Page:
Lastly, while the case is annoyingly close to being perfect, it falls short and is still kind of a failure. Yes, it’s great storage for the glasses and its cables but, ideally, it would also store the Rokid Station. There’s a perfect slot in the base of the case for the station – it fits so precisely that this must be intentional – but then there’s only space to fit the glasses too, and no room for the necessary connector cable that attaches the two pieces together.
I tried shoving everything in to see if it could work but ended up breaking the zip – it’s fixed now, thankfully. No other AR case included with the glasses I’ve tested offers the ability to carry the glasses and adapter in a single pouch; I was hoping Rokid would be different, but I’ve been disappointed again. Maybe a future iteration will finally fix this frustrating problem.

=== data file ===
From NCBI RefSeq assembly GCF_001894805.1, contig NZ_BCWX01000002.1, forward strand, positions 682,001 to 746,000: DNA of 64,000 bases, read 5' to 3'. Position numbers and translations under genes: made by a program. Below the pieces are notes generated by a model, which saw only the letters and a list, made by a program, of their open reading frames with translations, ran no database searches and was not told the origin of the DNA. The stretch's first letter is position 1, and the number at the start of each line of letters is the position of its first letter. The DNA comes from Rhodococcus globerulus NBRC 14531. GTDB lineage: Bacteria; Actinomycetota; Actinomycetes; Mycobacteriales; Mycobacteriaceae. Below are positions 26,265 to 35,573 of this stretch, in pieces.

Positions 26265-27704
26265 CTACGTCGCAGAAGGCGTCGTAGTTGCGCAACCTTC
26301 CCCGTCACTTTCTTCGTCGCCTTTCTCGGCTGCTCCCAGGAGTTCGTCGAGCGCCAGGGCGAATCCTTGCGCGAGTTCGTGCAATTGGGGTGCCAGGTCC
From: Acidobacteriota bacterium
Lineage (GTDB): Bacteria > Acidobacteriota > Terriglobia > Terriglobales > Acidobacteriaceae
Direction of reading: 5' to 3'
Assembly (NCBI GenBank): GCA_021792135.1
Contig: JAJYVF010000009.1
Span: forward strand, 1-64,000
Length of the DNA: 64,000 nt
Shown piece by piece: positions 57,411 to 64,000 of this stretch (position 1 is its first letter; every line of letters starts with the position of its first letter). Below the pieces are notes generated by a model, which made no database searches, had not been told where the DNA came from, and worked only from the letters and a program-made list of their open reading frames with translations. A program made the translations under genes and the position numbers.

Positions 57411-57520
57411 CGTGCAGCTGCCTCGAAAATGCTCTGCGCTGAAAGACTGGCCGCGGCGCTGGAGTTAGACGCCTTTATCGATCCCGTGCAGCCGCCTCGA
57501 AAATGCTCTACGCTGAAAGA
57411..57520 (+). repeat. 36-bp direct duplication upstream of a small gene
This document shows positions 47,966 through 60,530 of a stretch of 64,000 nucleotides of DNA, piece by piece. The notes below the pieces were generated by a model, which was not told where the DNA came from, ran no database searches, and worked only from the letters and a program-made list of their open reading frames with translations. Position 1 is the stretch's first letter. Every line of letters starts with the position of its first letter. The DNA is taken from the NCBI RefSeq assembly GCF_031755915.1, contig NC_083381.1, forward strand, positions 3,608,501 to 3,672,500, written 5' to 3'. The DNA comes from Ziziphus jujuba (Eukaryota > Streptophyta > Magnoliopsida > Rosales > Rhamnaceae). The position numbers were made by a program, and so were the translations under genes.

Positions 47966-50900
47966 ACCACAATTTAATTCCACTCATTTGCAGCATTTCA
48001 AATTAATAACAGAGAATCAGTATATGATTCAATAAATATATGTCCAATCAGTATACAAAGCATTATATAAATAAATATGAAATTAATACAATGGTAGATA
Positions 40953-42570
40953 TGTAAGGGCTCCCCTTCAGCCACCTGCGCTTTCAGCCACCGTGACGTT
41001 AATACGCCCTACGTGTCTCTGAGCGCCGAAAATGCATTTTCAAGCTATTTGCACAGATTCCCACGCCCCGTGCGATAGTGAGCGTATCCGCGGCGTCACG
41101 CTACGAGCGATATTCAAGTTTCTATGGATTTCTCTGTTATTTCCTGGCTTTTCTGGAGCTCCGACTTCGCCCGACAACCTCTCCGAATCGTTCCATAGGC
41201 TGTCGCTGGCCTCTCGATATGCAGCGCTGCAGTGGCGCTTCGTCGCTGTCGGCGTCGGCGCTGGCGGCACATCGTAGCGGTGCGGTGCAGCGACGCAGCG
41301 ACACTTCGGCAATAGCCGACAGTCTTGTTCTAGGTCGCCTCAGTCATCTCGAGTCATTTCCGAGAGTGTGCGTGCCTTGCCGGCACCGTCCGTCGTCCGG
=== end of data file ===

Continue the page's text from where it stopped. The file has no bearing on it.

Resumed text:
- Design score: 2/5
Rokid Max AR glasses: Compatibility
- Compatible with devices that support Display Port over USB-C
- Rokid Station is easy to use
The Rokid Max glasses are par for the course in terms of compatibility. If your gadget supports Display Port over USB-C, then you can plug these specs in and use them as a second screen. This includes many laptops, smartphones (such as the Samsung Galaxy S23), and even the Steam Deck. To be able to hook up other devices like a Nintendo Switch, PS5, iPhone 14, or PC with only HDMI-out you’ll need to buy additional adapters, which Rokid sells for around $40 each.